Is pampas grass allelopathic?

vall3fam(9 CentralCA)November 2, 2008

On moving here 6 years ago, we inheritated a huge clump of pampas grass about 15' around, which had probably been there for years and years. Five years ago, I had it removed.

Of course, under the clump was many years of duff and organic material that had accumulated over the years. This was not removed. I am curious as to if anyone has had the experience that this material makes the soil sterile or difficult to grow plants where pampas grass has grown? Since it's removal, very few things have sprouted there, including bermuda grass. It doesn't absorb water very well and remains dry and hard all summer.

I haven't planted anything there to see if it would grow or not, but weeds have no problem cropping up everywhere else that they can. I am wanting to use the space this spring for making a bed for asparagus and wonder if it will affect my plantings? I was wanting to incorporate about 50% more mulch/organic material to build up the area before planting the asparagus.

If anyone else has had this experience, I'd like to hear how you've dealt with it.


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calistoga_al ca 15 usda 9

I would not plant asparagus in that area. It has been isolated from the air and rainfall for so long I would think it would be 'dead'. For the next couple of years I would let it lie fallow, only cultivating to insure water penetration. Congratulations on getting the pampas out. Al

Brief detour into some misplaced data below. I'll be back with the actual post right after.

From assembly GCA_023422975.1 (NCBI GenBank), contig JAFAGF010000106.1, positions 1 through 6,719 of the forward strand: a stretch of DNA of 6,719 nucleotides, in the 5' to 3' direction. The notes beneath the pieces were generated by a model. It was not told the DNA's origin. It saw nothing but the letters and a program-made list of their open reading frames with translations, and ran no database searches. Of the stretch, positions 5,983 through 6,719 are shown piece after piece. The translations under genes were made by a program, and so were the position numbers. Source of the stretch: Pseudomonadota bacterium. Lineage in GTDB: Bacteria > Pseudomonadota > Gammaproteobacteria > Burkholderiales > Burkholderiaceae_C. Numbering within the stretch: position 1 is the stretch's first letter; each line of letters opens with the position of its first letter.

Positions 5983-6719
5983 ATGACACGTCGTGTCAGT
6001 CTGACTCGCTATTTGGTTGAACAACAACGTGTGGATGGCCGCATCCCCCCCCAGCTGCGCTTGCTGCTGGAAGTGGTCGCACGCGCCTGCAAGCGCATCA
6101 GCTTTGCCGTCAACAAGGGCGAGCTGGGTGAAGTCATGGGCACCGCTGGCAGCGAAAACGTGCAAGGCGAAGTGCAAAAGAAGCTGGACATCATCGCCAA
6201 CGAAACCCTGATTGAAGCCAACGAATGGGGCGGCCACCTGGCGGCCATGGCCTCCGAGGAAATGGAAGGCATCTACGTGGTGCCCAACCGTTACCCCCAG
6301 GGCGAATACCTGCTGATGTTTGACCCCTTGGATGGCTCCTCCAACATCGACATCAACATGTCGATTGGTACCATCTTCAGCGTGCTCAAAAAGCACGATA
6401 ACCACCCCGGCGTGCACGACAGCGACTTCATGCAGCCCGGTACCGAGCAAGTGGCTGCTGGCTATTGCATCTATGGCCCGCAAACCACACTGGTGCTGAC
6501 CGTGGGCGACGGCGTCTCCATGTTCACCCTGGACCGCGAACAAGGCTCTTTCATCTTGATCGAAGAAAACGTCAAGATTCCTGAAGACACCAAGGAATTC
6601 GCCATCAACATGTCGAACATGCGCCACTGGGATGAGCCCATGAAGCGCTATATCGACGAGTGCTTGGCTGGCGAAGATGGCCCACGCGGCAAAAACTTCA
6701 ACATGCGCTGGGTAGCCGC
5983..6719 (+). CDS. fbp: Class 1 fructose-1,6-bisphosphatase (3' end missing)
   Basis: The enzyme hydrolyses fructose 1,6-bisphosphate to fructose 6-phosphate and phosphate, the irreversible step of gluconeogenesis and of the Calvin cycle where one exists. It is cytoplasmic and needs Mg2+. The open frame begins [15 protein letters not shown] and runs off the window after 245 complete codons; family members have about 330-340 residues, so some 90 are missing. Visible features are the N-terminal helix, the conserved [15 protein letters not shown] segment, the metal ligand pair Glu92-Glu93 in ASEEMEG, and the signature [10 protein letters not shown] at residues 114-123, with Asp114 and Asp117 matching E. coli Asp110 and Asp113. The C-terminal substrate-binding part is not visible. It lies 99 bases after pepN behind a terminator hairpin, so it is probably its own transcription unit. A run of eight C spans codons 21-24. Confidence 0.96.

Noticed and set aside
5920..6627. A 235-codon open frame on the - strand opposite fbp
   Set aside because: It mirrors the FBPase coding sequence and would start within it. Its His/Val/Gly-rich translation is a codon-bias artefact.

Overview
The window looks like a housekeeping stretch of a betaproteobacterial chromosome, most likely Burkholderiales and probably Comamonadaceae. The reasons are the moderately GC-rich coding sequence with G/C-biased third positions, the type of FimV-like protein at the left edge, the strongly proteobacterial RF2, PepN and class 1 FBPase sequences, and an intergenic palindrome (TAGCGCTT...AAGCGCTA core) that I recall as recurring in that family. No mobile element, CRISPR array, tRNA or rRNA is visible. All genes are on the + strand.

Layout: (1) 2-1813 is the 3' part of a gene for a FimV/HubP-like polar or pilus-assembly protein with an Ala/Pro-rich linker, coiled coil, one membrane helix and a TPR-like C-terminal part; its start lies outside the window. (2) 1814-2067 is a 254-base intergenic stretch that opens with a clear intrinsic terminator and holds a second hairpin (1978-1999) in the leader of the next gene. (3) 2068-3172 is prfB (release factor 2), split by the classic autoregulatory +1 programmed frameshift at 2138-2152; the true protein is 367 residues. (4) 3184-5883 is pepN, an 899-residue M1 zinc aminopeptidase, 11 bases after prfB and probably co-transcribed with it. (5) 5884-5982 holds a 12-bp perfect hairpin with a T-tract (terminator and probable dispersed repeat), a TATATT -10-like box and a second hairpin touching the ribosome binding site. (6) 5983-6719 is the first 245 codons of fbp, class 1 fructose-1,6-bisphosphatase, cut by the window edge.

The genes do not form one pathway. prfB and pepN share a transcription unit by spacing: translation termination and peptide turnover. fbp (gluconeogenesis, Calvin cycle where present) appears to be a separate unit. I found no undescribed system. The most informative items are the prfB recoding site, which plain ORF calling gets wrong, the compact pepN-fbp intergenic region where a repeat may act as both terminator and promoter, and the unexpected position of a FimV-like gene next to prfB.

Bookmark   November 2, 2008 at 10:22AM
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vall3fam(9 CentralCA)

Thanks for the input, Al. I'll till it up after the rains get it a little moist and see what happens. As far as getting it out, we tried ourselves and were repelled by the knife sharp edges of the leaves. How the guys I paid to get it out did so, I don't know, but they walked away with their skin intact! ;)


    Bookmark   November 2, 2008 at 4:31PM
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calistoga_al ca 15 usda 9

Two weeks ago when I came home with a gallon pot of Pampas grass my wife almost refused to let me in. My friend in the nursery business swears this dwarf will not produce viable seed and will not make a mound more than two feet in diameter. I may live to rue the day, but I do have confidence in this nursery owner. The beauty of the plant and what it can add in texture to the garden helped. Al

    Bookmark   November 3, 2008 at 10:02AM
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I personally hate pampas grass. If you like grasses, plant native bunch grasses. Or even native blue-stems from the mid-west.

    Bookmark   November 8, 2008 at 9:49PM
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I think the Pampas grass was my number 1 gardening mistake. That and the teensy sprig of ivy I planted...

    Bookmark   May 3, 2010 at 3:21PM
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